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New fossil evidence supports theory that first mass extinction engineered by early animals

31 Jul 2016, 14:20 UTC
New fossil evidence supports theory that first mass extinction engineered by early animals
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The disc-like fossils are the preserved remains of holdfast structures used by the Ediacaran species aspidella that went extinct about a million years after these individuals died and were preserved. (Simon Darroch / Vanderbilt)
Newly discovered fossil evidence from Namibia strengthens the proposition that the world’s first mass extinction was caused by “ecosystem engineers” – newly evolved biological organisms that altered the environment so radically it drove older species to extinction.
The event, known as the end-Ediacaran extinction, took place 540 million years ago. The earliest life on Earth consisted of microbes – various types of single-celled organisms. These held sway for more than 3 billion years, when the first multicellular organisms evolved. The most successful of these were the Ediacarans, which spread around the globe about 600 million years ago. They were a largely immobile form of marine life shaped like discs and tubes, fronds and quilted mattresses.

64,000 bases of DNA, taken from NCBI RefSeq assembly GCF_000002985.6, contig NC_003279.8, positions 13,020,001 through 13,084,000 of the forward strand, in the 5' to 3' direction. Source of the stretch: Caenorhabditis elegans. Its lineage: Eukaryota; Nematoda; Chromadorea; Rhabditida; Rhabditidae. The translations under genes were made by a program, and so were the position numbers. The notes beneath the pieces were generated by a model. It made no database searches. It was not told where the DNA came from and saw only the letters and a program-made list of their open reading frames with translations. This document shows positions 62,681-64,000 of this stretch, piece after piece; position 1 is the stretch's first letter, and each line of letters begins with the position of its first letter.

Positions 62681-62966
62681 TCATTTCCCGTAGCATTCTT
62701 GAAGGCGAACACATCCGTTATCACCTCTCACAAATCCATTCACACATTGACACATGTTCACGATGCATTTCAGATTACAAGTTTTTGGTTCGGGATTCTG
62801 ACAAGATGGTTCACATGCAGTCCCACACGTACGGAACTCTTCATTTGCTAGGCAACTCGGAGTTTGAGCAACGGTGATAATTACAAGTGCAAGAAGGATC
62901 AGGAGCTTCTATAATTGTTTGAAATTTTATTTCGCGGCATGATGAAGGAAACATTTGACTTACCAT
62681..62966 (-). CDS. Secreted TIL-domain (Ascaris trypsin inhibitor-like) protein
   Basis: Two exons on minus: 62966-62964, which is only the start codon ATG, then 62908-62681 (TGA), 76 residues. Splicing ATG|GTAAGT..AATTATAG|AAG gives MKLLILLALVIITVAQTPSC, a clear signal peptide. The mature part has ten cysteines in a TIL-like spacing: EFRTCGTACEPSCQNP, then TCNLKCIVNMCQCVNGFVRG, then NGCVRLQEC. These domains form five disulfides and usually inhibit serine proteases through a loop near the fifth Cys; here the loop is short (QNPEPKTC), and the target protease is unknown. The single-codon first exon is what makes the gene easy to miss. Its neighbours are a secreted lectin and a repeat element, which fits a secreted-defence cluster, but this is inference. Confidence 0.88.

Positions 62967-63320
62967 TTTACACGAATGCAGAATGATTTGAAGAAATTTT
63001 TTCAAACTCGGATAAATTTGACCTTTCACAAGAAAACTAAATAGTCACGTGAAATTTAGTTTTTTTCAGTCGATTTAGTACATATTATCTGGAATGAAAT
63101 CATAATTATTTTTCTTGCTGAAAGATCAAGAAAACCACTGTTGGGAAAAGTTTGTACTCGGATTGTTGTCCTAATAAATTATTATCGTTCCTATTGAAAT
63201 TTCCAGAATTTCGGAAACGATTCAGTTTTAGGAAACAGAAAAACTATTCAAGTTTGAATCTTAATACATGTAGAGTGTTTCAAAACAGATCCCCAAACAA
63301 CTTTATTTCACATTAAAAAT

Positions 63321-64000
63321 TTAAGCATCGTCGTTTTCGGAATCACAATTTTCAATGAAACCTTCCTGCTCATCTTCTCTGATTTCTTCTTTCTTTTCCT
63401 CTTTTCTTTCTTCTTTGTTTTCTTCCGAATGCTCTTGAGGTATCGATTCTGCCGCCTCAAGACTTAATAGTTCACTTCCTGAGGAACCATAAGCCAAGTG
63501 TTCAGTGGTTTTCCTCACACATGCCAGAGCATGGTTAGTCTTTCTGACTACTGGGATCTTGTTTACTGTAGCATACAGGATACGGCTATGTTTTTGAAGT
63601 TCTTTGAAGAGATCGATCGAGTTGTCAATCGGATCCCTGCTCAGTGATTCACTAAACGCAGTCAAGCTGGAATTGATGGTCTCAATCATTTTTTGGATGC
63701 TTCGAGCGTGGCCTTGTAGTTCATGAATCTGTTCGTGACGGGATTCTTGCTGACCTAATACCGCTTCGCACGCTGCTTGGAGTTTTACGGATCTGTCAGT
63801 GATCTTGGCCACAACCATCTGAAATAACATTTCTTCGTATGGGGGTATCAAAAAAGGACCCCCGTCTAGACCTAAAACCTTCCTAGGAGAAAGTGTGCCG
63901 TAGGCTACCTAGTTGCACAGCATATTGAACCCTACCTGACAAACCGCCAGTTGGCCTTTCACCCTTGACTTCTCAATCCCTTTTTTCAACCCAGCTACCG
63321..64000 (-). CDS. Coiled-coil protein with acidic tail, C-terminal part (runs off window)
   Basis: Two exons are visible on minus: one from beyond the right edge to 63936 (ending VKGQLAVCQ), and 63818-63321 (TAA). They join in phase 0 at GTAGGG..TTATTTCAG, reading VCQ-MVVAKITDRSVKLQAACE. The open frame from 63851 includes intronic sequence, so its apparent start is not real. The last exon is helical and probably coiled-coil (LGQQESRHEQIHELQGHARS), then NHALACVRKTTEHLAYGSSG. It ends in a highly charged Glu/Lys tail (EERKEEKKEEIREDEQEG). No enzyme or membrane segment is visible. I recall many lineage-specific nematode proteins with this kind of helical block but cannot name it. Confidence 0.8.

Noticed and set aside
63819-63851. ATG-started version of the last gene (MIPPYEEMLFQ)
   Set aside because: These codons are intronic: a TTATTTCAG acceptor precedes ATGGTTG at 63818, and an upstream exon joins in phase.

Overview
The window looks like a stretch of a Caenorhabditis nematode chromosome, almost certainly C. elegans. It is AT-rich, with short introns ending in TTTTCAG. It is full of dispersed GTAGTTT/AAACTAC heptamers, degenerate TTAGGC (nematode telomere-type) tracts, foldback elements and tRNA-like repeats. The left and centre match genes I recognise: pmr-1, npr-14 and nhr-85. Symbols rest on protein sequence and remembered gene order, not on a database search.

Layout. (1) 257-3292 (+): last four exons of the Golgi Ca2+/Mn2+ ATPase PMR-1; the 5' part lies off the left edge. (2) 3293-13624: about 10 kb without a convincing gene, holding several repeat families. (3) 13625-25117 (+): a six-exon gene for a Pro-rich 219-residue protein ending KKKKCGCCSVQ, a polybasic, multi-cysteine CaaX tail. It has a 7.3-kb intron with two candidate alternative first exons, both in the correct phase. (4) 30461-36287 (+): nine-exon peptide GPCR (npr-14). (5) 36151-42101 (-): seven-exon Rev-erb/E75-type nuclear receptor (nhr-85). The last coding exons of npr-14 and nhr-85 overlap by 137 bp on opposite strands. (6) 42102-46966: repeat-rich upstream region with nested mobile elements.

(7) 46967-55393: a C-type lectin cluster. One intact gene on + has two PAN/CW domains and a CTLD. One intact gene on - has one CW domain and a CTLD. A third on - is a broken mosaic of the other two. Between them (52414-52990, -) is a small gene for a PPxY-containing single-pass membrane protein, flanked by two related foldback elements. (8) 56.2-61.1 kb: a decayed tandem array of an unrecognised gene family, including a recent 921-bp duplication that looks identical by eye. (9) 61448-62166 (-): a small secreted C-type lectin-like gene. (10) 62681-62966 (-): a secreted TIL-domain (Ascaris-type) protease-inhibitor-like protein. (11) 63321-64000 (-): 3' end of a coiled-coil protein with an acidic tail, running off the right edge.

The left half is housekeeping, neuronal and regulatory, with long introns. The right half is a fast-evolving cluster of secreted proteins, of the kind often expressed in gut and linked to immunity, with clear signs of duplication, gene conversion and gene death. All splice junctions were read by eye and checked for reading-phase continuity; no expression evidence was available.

After 60 million years, evolution gave birth to another major innovation: metazoans, the first animals. Metazoans could move spontaneously and independently at least during some point in their life cycle and sustain themselves by eating other organisms or what other organisms produce. Animals burst onto the scene in a frenzy of ...

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